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Reid forces intimidating unions

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They may scare the public, even terrorize it in the colloquial meaning, but unspoken demands and unclaimed credit do not convey any purpose behind the violence.Public declarations are now rare, and without them there is no agreed-upon norm for categorizing these attacks.

Gabrielle Giffords in 2011, was generally described as a mentally ill “gunman” who had written anti-government posts online, rather than as a terrorist.(Perhaps he would have made some public statement later, but a highway patrol officer detained him on a routine traffic stop, and he was identified as the perpetrator during his time in custody.)Since then, the direction of terrorism has split into two fairly distinct arcs.One is mega-terrorism aimed at killing large numbers of victims in spectacular ways, such as the 9/11 attacks; airliner-targeting plots, including unsuccessful ones by “shoe bomber” Richard Reid and “underwear bomber” Umar Farouk Abdulmutallab; and the liquid-explosives plot foiled by the British in 2006.The Fort Hood shooter, for example, had repeatedly drawn complaints from fellow soldiers for appearing to justify terrorist attacks against Americans in the Middle East.The FBI was even aware that Hasan had been in email contact with al-Qaida provocateur Anwar al-Awlaki.He was convicted of hate crimes and murder, not terrorism.

As far as the prosecutions go, perhaps it doesn’t matter whether reporters and ordinary Americans regard a perpetrator as a terrorist or as a mass murderer.

The T-word opens the door to certain charges that would not otherwise be available — such as federal terrorism charges under Title 18, Chapter 113 of the U. Code — but one need not be convicted as a terrorist to face the death penalty or life imprisonment, the harshest punishments.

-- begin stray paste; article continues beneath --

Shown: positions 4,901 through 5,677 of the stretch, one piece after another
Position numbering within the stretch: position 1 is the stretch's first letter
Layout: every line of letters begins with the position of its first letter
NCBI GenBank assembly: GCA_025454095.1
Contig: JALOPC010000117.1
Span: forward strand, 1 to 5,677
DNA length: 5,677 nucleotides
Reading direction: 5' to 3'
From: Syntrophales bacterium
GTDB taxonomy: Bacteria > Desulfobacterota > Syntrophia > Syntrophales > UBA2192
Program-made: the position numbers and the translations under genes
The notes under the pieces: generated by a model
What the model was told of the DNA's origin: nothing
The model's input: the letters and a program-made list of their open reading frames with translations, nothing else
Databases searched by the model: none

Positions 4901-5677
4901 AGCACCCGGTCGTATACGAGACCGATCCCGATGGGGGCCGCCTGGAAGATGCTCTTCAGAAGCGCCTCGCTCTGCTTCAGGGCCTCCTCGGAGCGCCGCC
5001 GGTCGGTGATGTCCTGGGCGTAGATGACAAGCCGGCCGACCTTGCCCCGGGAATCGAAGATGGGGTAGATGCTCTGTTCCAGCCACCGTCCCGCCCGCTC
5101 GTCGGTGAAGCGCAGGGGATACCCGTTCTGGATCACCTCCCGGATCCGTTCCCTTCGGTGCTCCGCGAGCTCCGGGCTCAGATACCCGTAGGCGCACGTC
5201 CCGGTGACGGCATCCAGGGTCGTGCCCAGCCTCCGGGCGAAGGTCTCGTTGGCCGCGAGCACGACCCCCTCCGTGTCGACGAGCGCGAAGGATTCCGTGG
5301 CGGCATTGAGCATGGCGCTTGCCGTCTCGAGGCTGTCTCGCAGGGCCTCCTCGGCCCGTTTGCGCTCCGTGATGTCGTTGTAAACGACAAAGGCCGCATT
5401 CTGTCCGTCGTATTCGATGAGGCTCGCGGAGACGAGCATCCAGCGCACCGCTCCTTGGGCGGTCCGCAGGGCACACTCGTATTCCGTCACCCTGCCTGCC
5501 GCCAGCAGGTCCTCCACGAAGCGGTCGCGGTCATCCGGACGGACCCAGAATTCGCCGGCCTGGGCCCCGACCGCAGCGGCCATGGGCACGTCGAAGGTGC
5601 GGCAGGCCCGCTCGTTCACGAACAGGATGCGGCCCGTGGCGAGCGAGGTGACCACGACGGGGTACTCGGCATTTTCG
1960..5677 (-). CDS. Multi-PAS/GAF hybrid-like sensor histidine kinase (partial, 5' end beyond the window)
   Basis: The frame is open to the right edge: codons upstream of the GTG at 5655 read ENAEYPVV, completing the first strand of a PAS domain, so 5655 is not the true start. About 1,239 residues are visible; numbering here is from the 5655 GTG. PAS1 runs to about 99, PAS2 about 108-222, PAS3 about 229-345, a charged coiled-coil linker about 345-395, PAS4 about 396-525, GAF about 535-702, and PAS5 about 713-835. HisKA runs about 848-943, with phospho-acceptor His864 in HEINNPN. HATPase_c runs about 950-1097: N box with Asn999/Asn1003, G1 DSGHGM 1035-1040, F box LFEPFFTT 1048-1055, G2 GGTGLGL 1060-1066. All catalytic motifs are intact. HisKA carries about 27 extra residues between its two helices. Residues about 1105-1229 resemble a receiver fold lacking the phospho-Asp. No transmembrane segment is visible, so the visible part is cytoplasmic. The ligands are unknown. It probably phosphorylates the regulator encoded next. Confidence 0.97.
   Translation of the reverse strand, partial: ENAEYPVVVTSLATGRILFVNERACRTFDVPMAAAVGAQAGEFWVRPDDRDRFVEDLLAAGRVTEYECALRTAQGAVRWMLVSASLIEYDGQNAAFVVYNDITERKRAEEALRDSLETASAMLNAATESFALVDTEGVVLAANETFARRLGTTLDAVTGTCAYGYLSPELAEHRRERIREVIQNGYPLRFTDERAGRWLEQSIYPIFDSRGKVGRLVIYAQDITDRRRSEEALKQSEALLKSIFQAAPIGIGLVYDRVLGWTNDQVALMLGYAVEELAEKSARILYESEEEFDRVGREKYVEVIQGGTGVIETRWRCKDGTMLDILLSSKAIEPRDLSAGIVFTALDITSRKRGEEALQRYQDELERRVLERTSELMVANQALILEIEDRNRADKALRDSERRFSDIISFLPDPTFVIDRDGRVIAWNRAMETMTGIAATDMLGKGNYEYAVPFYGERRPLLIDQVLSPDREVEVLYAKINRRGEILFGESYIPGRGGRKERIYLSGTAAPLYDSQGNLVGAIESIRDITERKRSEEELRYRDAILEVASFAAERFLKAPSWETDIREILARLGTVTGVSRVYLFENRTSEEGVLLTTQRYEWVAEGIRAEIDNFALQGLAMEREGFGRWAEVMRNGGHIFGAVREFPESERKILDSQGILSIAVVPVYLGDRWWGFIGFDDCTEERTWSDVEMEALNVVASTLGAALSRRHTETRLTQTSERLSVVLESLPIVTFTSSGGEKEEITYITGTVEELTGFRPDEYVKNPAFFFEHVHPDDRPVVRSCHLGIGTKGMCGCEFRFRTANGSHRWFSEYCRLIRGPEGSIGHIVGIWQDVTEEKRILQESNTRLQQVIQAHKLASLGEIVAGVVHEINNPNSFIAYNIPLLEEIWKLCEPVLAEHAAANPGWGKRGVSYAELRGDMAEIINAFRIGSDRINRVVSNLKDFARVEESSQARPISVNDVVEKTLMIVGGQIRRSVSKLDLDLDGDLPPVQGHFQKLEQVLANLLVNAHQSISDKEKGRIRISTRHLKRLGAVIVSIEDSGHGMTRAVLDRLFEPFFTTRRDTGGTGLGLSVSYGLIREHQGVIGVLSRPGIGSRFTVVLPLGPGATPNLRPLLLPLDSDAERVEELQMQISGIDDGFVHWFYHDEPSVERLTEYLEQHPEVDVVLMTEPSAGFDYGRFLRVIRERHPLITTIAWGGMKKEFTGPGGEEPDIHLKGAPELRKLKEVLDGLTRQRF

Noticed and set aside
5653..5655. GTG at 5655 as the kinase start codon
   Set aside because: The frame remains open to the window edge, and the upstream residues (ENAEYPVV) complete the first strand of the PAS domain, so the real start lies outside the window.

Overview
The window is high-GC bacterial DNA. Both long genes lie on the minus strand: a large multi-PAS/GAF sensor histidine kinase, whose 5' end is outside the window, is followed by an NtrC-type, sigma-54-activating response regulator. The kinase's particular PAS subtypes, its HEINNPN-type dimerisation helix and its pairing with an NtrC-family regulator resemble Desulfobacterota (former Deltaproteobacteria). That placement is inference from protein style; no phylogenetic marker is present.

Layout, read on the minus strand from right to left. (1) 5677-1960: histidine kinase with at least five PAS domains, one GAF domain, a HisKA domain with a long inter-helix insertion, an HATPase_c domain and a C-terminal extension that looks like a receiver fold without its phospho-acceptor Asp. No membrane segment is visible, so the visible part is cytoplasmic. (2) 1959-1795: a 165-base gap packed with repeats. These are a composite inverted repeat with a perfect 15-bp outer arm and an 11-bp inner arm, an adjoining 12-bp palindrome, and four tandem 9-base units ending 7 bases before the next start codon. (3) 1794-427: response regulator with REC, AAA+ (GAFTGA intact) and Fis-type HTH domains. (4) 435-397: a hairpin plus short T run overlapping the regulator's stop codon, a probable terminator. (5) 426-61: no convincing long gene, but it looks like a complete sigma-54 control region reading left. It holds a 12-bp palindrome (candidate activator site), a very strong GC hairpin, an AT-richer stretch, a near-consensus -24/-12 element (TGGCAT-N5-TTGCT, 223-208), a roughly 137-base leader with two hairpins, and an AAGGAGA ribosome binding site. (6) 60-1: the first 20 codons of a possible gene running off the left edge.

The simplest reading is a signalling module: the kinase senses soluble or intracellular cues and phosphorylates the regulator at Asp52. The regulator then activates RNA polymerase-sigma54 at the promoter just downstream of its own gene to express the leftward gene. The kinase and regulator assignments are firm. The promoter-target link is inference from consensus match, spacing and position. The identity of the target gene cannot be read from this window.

Roof did not face terrorism charges but was still sentenced to die.

Some other mass shooters of the same time frame — including Seung-Hui Cho, who murdered 32 students and faculty members at Virginia Tech in 2007; Doug Williams of Mississippi, who made racist comments at work and later killed five co-workers, four of whom were African-American; and Steven Kazmierczak, who fatally shot five people at Northern Illinois University in 2008 — were called mentally ill, racist or simply murderous, thanks to their murky motives, though their deranged ideas about the world left a similar body count.

Even Dylann Roof, who murdered nine African-American churchgoers in South Carolina in 2015 and left a white-supremacist treatise, was not widely labeled a terrorist.

Terrorism expert Bruce Hoffman has noted that left-wing European groups’ “use of violence historically has been heavily constrained,” and even their right-wing counterparts used violence “based not on some pathological obsession to kill or beat up as many people as possible but rather on a deliberate policy of intimidating the general public into acceding to specific demands or pressures.” In the United States, the Weather Underground embarked on a campaign of planting bombs in public buildings to call attention to the group’s opposition to the Vietnam War and its support of the Black Panthers. And it worked: President Ronald Reagan withdrew the remaining U. In 1993, Ramzi Yousef, a nephew of future 9/11 mastermind Khalid Sheikh Mohammed, organized a plot to blow up a truck bomb under the World Trade Center.